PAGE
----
Labour World

August 2, 2013 · 3 comments

in Guest Bloggers,Newspapers

Intro by Justin Furlong, NLI Newspaper Librarian

This is the fourth in a series of blogs connected to a joint project (Newspaper Descriptors Project) by the National Library of Ireland and the Newspaper & Periodical History Forum of Ireland (NPHFI). The project aims to provide short descriptors or pen notes for the newspaper titles listed in our Newspaper Database here at the National Library. The descriptors include such information as publication dates, proprietors and funding, editors and significant journalists, circulation figures (if known), comment on the newspaper’s political affiliation, and mention any histories written on the various titles.

We’re delighted to share this short piece on Labour World written by Carla King, DCU historian and NLI reader…

Labour World

First issue of The Labour World on Sunday, 21 September 1890

The Labour World enjoyed a short but influential career as a penny weekly. It first appeared on 21 September 1890 and its last edition was published on 24 May 1891. It was owned and edited by Michael Davitt and published in London, its readership in Britain and Ireland. The newspaper was registered on 17 July 1890, with an office at No. 263, the Strand, London. The initial shareholders were: Davitt, D’Arcy Reeve, William Saunderson (proprietor and editor of The Democrat, which went out of publication when the Labour World appeared), and Rev Mr Seymour. Others joined as shareholders shortly after, namely Mr Sherlock, the journalist Bennett Burleigh, Richard McGhee and James Rourke. The initial capital was £5,000 but in September it was raised to £10,000, at which time Davitt increased his shares to 600.

The paper initially appeared successful, with 60,000 of the second edition ordered. However, its support declined in the bitter atmosphere of the Parnell Split. Davitt initially ran the paper himself, seeking contributions from friends and associates, but when he became involved in the Parnell Split and his health broke down the paper was managed by Charles Diamond. Eventually Davitt handed over editorship of the paper to Henry Massingham on 2 May 1891 but the paper only survived for three further issues.

Labour World

Robbery of Labour and Social Injustice. Detail from The Labour World masthead.

The Labour World was aimed at working men and women and covered a wide range of subject matter, including labour issues, news, sporting items, a women’s column, drama criticism, book reviews and serialised fiction. It was not affiliated to any political party but favoured the radical wing of the Liberal Party and Home Rule, and it also publicised Davitt’s Irish Democratic Trade and Labour Federation, founded in January 1890. It also became a mouthpiece for Davitt’s criticisms of Parnell.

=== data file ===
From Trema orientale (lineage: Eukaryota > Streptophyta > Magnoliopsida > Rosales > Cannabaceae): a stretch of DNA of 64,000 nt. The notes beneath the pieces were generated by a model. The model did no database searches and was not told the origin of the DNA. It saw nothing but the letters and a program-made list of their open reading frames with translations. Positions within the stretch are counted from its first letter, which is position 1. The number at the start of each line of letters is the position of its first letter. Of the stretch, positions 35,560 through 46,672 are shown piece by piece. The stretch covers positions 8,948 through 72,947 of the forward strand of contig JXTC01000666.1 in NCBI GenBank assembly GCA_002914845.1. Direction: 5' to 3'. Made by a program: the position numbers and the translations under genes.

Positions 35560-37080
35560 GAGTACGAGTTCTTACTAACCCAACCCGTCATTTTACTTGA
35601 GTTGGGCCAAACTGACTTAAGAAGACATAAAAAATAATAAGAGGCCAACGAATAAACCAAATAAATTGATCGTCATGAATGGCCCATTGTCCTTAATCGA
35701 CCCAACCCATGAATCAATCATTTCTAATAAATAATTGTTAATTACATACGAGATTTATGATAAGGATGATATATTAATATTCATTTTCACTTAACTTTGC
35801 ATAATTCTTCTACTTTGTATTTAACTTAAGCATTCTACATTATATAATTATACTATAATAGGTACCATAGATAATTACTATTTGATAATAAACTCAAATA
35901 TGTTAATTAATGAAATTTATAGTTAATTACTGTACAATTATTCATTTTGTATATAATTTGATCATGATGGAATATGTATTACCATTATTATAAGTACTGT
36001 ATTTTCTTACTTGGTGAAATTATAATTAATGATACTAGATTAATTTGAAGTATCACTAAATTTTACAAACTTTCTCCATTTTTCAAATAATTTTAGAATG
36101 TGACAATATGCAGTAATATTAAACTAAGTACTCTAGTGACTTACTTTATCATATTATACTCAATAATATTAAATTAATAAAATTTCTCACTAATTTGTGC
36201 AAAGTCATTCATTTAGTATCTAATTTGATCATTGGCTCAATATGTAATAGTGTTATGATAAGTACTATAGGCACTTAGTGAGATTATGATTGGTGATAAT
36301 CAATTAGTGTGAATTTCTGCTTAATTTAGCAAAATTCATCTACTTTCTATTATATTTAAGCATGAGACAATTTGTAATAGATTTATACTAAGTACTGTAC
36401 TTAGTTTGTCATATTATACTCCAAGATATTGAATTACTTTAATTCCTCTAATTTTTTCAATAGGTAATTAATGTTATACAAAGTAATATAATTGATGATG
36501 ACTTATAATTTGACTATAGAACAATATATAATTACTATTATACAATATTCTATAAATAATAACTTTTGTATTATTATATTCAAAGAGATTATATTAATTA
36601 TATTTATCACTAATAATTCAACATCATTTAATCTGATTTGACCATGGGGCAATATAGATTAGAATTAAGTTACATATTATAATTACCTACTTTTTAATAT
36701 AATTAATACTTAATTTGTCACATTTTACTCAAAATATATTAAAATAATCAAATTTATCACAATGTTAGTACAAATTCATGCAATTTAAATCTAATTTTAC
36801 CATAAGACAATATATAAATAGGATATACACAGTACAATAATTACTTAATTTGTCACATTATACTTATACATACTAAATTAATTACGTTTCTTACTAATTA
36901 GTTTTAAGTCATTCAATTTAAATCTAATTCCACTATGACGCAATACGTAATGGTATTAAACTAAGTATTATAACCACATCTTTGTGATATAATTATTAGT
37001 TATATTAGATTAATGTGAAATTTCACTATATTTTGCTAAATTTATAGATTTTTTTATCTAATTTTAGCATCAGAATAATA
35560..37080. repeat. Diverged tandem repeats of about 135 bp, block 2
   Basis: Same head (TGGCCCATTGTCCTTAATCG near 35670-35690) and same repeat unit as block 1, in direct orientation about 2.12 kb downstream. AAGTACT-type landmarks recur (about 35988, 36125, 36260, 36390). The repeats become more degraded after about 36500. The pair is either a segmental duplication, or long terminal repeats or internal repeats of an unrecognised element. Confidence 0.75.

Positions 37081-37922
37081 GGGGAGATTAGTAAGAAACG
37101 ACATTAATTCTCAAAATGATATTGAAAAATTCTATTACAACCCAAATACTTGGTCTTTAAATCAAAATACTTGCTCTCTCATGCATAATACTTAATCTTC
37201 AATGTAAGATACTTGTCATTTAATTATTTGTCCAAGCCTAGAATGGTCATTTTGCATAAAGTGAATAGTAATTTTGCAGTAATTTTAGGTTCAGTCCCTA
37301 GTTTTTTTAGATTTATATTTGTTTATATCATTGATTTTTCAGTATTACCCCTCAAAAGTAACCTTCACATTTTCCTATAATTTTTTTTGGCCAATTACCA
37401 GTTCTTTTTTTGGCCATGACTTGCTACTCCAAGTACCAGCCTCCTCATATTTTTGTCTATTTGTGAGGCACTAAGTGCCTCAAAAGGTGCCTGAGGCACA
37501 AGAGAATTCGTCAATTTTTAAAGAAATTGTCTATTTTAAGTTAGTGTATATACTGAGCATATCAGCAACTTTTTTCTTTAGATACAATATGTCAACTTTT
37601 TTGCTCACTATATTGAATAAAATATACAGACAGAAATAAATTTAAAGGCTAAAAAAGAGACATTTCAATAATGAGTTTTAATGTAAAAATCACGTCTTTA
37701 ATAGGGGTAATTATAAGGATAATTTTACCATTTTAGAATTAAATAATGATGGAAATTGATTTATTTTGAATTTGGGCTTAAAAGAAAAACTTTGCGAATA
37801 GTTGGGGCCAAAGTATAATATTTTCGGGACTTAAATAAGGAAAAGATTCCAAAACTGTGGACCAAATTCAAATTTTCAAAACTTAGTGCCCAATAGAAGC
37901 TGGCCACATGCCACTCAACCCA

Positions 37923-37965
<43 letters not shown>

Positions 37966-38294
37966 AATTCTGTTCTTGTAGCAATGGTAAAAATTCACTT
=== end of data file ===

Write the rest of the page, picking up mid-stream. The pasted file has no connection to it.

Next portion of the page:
Publications about the newspaper are:

  • Laurence Marley, Michael Davitt: Freelance Radical and Frondeur (Four Courts Press, 2007), ch. 3 ‘Crusading journalism and the Labour World’
  • Carla King, ‘Always with a pen in his hand…’ in Ciara Breathnach and Catherine Lawless (eds), Visual, Material and Print Culture in Nineteenth-Century Ireland (Four Courts Press, 2010), pp 186-97.

Carla King
St Patrick’s College, Drumcondra

Michael Davitt

Unflattering depiction of Michael Davitt by John D. Reigh in United Ireland, a pro-Parnell newspaper. NLI ref. United Ireland 1892 August 13 (A)

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{ 3 comments… read them below or add one }

Póló August 5, 2013 at 10:24 am

This newspaper series is fascinating and a great resource. Full marks.

In keeping with my habitual attention seeking, I would like to refer to a publication whose life was as short as that of Labour World, but which dates from a more recent, though fast fading, period.

The Shanganagh Valley News was published between June 1958 and February 1959, serving the Ballybrack/Shankill area of south Dublin.

It consisted of a stencilled 2-4 pages with articles, opinions, letters, competitions and paid advertisements. It had a run of around 50 copies and was read both locally and abroad, as copies were sent by locals to family members overseas.

The editor/manager was 14 year old Paul O’Dwyer (Pól Ó Duibhir) and the paper was produced in Broadstone by Miss Murray under the direction of Luke O’Dwyer. Sara O’Dwyer was the principal advisor to the editor on content. The paper was briefly mentioned in the national press at the time.

It started out costing 1d. but quickly rose to 2d. and the Christmas (bumper) edition went as high as 3d. (These prices wouldn’t register on a Eurograph but each 1d. was approximately the price of a Woodbine cigarette at the time.)

It was funded from sales, and profit (= gross sales revenue) was donated to the Shanganagh Boys’ Club.

The paper had a number of, subsequently distinguished, contributors including Alan Dukes (former Minister for Finance and leader of the Fine Gael party) and Barry Murphy (former Commissioner and head of OPW).

The first issue, and extracts from subsequent editions, can be read online.

And the connection with Labour World?

Michael Davitt lived in Ballybrack for some of the last two decades of the nineteenth century.

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Bean an Phoist August 7, 2013 at 4:40 pm

Have to object, Pól, on the grounds that the competition questions for girls in your first issue were soppy! :)

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Póló August 7, 2013 at 5:24 pm

Absolutely.

Made me cringe reading that back. One of the things I was tempted to change/hide (incl grammar, Irish), but as I explained I have sacrificed my good name in the interest of historical accuracy.

Maybe get a medal some day from Aos Dána or Tommy Graham. :)

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